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Link to an image of this page  Link to an image of this page  [n1v p194]

Senex puellam amans.

An old man in love with a girl

XV.

Dum Sophocles, quamvis affecta aetate, puellam
A quaestu Archippen ad sua vota trahit,
Allicit & pretio, tulit aegrè insana iuventus
Ob zelum, & tali carmine utrunque notat.
Noctua ut in tumulis, super utque cadavera bubo,
Talis apud Sophoclem nostra puella sedet.[1]

When Sophocles, in spite of his advanced years, induced the courtesan [Aganippe] to fulfil his desires, winning her over by the reward he offered, Archippus [her lover, the comic poet] was filled with indignation. Mad with jealousy, he lampooned both of them with this verse: As a night owl perches on a tomb, as an eagle owl on corpses, so my girl sits with Sophocles.

Notes:

1.  A story taken from Athenaeus, Deipnosophistae, 13.592b. Sophocles is the great tragic poet, of whom several such tales were told. He made Aganippe the beneficiary under his will. But Alciato (and so his translators) confuse Aganippe (the courtesan) with Archippus (the comic poet).


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    Single Emblem View

    Link to an image of this page  Link to an image of this page  [M3v p182]

    Ceux qui vivent en concorde ne peu-
    vent estre surmontés.

    XVIII.

    Telle fut la concorde en trois freres germains,
    Tel leur amour commun, telle leur charité,
    Que jamais Prince aucun ne les a surmonté,
    Quoy que les Geryons eussent ennemis maints.[1]

    Commentaires.

    Par la concorde les petits choses croissent &
    s’aggrandissent, & par la discorde les grandes vien-
    nent à s’escouler & perir entierement. Pline recite
    qu’il y a certaines pierres en l’Isle Cycladique, lesquel-
    les estans entieres, nagent & sont portees sur l’eau:
    mais estans rompues & mises en pieces, elles vont au
    fonds. Scilure le Scythe, estans pres de sa fin, persuada
    à ses enfans de vivre en bonne amitié & concorde, par
    Link to an image of this page  Link to an image of this page  [M4r p183] l’exemple qu’il leur bailla d’un trousseau de dards,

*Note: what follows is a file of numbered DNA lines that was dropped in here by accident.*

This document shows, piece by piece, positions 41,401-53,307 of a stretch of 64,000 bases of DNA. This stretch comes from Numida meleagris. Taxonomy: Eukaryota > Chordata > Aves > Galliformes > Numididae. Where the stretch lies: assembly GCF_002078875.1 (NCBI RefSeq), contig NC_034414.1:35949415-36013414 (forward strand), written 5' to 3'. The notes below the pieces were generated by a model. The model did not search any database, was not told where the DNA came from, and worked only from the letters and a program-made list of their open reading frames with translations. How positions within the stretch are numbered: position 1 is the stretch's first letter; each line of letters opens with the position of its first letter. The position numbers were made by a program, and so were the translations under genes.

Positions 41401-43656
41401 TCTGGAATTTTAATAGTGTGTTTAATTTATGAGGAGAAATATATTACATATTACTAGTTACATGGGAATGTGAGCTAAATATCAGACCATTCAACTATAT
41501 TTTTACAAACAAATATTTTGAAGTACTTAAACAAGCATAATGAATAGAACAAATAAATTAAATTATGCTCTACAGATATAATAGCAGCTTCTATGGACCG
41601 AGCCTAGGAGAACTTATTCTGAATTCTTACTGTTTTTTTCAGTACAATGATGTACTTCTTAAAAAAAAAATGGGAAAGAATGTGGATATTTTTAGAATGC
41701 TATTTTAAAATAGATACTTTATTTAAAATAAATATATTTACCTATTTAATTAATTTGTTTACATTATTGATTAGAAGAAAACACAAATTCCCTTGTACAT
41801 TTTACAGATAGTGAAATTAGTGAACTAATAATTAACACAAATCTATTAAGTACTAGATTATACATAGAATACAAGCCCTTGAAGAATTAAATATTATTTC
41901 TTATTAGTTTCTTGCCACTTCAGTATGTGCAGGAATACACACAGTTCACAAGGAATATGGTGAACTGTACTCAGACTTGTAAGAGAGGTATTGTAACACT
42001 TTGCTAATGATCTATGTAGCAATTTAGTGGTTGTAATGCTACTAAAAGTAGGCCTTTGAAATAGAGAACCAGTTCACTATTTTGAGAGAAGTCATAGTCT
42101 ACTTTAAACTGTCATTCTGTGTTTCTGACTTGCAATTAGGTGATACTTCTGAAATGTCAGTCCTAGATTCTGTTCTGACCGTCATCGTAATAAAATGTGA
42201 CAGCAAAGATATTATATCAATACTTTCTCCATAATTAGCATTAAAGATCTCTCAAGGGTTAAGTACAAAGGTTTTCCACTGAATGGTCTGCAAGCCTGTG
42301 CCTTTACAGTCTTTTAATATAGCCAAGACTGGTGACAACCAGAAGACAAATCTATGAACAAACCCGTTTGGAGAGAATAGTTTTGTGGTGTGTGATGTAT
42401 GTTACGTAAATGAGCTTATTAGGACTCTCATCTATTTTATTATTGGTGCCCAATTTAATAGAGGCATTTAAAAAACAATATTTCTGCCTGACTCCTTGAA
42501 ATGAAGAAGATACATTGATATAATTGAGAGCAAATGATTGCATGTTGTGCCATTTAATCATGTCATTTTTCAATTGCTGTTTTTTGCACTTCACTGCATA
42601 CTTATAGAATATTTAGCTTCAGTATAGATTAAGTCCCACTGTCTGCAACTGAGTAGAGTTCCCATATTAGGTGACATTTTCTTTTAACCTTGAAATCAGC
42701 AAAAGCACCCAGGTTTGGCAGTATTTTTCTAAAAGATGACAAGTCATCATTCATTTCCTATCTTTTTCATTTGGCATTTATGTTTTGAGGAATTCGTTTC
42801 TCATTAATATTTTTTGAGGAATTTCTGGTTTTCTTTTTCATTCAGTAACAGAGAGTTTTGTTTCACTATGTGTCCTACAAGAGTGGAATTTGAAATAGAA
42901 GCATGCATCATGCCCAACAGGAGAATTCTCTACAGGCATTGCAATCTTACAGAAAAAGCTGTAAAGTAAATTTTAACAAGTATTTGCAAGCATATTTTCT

lequel pas un deux ne peut rompre, ny faire ployer:
    mesmes s’estans joincts ensemble, & employans tou-
    tes leurs forces, n’en peurent venir à bout: mais le
    trousseau estant deslié & desjoinct, le plus foible de
    tous les rompoit facilement un à un. Geryon, comme
    dit S. Hierosme, vient du mot gera, qui signifie adve-
    naire. Il fut fils de Hiarbe Numidien. Plutarque, &
    quelques autres, appliquent ainsi ceste fiction poëti-
    que. Geryon fut un personnage de grand sens, de
    grand courage, de grande entreprise. Il avoit avec
    soy deux grands Capitaines, qui executoyent diligem-
    ment & vaillamment tout ce qui leur estoit com-
    mandé par Geyron: & pource qu’ils l’executoyent
    avec tant de fidelité, qu’il sembloit que ce fust Ge-
    ryon luy mesme, la posterité s’est imaginé, que Ge-
    ryon avoit six bras & six jambes, avec lesquels luy
    seul venoit à bout de tous ses desseings.

    Notes:

    1.  This is a rationalisation of Geryones, the unconquerable giant with three heads or three bodies, who dwelt on the island Erytheia of the mythic Hesperides, eventually vanquished and killed by Hercules during his abduction of Geryones’ famous cattle. See Emblem 25 ([FALe025]).


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